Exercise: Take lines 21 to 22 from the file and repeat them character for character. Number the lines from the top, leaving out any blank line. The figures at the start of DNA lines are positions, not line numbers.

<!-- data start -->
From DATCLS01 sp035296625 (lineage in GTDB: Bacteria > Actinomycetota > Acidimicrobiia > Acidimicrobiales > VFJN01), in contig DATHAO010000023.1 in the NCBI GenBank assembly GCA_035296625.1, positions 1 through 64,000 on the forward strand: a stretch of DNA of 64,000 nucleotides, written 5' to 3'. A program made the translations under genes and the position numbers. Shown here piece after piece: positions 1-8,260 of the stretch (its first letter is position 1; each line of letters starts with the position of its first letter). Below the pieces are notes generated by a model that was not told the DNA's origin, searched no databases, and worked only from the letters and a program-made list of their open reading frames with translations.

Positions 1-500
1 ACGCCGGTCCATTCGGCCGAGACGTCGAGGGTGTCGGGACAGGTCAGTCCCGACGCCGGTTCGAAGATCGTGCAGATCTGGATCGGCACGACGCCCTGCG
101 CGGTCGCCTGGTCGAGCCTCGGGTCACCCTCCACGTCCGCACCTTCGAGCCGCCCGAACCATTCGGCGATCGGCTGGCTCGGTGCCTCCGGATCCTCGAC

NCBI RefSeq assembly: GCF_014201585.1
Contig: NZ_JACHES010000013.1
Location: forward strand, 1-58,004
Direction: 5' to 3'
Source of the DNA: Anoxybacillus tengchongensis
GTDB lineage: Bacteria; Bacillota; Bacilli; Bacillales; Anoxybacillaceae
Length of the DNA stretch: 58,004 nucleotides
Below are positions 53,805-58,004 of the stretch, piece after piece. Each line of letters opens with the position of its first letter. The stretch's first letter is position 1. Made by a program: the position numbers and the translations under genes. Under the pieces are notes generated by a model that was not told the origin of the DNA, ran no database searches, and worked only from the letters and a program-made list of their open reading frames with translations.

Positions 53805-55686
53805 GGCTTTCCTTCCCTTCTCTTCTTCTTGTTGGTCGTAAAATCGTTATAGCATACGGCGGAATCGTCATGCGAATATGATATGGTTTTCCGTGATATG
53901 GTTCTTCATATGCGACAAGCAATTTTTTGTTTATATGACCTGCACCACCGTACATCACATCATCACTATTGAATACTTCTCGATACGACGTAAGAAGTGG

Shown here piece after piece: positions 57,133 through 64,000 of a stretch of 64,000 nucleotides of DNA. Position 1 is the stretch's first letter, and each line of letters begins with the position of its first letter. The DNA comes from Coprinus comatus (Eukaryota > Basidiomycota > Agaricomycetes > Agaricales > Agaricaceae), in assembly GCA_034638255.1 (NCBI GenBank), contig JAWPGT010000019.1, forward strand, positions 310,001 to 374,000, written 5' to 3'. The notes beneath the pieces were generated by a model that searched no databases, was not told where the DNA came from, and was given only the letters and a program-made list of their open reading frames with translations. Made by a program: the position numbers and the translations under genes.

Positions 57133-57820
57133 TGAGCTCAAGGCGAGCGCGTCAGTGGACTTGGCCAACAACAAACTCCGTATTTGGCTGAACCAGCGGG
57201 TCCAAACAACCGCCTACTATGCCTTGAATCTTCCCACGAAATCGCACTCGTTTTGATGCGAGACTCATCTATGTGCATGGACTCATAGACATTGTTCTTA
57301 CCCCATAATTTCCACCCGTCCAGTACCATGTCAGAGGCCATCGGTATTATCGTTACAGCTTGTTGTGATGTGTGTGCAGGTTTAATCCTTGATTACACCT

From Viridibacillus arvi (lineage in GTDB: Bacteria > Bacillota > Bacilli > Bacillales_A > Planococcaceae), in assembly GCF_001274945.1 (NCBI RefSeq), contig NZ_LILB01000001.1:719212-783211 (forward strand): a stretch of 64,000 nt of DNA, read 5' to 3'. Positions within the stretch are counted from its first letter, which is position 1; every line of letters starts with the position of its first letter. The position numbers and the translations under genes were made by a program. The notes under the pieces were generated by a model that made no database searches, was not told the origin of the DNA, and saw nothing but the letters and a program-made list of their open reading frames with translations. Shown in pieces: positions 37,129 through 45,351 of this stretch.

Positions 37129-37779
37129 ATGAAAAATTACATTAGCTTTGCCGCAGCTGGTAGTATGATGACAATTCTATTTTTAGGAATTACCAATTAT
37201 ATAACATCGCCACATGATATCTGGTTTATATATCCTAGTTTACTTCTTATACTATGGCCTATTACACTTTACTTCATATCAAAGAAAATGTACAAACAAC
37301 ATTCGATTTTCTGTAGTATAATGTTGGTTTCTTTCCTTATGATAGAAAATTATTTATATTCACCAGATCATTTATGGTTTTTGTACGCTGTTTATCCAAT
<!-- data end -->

From Viridibacillus arvi (lineage in GTDB: Bacteria > Bacillota > Bacilli > Bacillales_A > Planococcaceae), in assembly GCF_001274945.1 (NCBI RefSeq), contig NZ_LILB01000001.1:719212-783211 (forward strand): a stretch of 64,000 nt of DNA, read 5' to 3'. Positions within the stretch are counted from its first letter, which is position 1; every line of letters starts with the position of its first letter. The position numbers and the translations under genes were made by a program. The notes under the pieces were generated by a model that made no database searches, was not told the origin of the DNA, and saw nothing but the letters and a program-made list of their open reading frames with translations. Shown in pieces: positions 37,129 through 45,351 of this stretch.

Positions 37129-37779